Question:

When attending a college class with a professor who says things that are forbidden to hear [e.g., he says that the Exodus never happened], what is the appropriate response for a ben torah? Should one approach the professor and explain that one is offended by such comments and ask him that, in the future, he should try to be more sensitive to the religious students in the class? Should one sit there, with a yarmulke and beard, and just listen to the professor, without answering back? Should one put his head down in protest when such comments are being made? Should one participate in the discussion and try to defend the Torah point of view, only to (perhaps) be subject to more mockery?

The class is a required one. It is possible to take the class with a different professor, but this (other) professor teaches the class on Shabbos – therefore, one cannot switch to the other professor’s class.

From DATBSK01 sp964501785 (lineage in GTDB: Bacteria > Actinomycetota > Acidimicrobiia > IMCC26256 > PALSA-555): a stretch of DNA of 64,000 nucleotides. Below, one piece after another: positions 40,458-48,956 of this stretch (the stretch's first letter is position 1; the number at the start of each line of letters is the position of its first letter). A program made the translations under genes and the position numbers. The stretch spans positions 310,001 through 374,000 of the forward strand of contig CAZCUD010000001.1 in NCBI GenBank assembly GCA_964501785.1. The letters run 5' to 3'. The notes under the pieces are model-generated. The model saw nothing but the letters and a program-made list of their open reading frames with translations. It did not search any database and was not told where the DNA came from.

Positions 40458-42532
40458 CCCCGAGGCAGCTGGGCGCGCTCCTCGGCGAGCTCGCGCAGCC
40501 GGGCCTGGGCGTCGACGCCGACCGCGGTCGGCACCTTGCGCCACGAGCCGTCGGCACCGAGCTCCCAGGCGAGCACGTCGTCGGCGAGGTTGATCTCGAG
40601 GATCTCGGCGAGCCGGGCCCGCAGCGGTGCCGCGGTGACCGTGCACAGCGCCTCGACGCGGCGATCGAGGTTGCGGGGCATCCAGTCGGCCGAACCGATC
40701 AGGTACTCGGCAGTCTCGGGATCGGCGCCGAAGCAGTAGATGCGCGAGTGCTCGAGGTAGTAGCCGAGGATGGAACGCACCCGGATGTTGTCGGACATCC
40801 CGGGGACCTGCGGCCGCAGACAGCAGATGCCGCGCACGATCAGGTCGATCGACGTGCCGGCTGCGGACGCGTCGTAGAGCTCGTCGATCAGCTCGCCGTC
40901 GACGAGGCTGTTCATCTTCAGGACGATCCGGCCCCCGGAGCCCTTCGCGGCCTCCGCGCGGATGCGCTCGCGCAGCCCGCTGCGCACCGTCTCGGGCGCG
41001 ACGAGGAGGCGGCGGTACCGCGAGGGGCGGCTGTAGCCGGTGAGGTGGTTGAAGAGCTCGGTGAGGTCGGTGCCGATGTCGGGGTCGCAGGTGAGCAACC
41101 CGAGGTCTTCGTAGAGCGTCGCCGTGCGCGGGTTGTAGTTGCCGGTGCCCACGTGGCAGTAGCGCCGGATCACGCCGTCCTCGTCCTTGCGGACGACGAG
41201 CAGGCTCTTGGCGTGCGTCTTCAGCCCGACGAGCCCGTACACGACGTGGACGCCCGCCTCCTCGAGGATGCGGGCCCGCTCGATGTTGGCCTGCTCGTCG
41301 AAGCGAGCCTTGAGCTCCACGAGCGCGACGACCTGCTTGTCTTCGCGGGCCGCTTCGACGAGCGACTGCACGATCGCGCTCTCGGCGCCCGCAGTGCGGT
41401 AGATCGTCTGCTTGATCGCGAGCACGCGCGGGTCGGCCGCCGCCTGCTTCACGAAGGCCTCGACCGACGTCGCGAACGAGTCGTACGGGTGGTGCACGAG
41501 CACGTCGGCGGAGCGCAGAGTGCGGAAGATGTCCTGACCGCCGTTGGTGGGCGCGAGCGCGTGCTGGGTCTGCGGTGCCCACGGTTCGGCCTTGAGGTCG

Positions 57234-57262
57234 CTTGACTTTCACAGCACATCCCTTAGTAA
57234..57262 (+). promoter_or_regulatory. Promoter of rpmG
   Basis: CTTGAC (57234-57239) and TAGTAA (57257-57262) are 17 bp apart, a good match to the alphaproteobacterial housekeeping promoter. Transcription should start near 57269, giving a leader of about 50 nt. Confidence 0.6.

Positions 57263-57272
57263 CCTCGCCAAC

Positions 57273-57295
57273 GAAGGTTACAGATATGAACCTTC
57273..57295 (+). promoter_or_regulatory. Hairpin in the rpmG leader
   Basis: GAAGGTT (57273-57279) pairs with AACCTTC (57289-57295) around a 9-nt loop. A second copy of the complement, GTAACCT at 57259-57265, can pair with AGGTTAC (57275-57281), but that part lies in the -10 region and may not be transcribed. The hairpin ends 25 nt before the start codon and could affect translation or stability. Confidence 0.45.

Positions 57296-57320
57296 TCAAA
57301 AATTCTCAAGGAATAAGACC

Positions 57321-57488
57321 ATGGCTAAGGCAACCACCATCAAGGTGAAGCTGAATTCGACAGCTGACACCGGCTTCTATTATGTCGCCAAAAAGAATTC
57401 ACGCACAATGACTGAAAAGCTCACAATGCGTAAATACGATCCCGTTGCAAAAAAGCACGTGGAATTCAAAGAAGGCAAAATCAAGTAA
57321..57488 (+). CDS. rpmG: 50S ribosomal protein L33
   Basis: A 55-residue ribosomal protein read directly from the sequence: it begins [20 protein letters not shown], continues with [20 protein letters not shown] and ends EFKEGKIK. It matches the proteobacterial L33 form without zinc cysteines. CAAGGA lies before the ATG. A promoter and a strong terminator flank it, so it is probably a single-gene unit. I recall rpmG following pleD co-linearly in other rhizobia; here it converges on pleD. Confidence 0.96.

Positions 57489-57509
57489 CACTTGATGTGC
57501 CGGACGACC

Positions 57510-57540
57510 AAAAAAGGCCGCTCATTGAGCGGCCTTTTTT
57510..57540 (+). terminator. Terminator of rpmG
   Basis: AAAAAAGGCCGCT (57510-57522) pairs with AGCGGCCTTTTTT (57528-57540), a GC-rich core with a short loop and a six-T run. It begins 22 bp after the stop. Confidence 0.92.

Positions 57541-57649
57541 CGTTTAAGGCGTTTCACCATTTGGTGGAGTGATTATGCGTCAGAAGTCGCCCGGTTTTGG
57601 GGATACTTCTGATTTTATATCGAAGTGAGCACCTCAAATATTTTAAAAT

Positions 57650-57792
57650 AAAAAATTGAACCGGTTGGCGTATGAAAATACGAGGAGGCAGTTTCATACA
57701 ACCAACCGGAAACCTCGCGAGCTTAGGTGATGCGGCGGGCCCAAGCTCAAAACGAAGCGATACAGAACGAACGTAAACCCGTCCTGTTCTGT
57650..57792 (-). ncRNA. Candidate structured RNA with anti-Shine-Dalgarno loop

Answer:

 If you feel that by defending the torah’s view of things, that it will evoke mockery, then you shouldn’t say anything in public. It says, “Know what to answer the apikorus”, it doesn’t say that you have to actually answer him back. On the other hand you have to do something so that it doesn’t look as if you agree with what was said. If putting you head down is an accepted form of protest then you can do that. You can also put your fingers in your ears in protest. 

It would be an idea, depending on who the teacher is, to approach him and respectfully express your dissatisfaction with his lack of sensitivity.

 

Tags: Emunah

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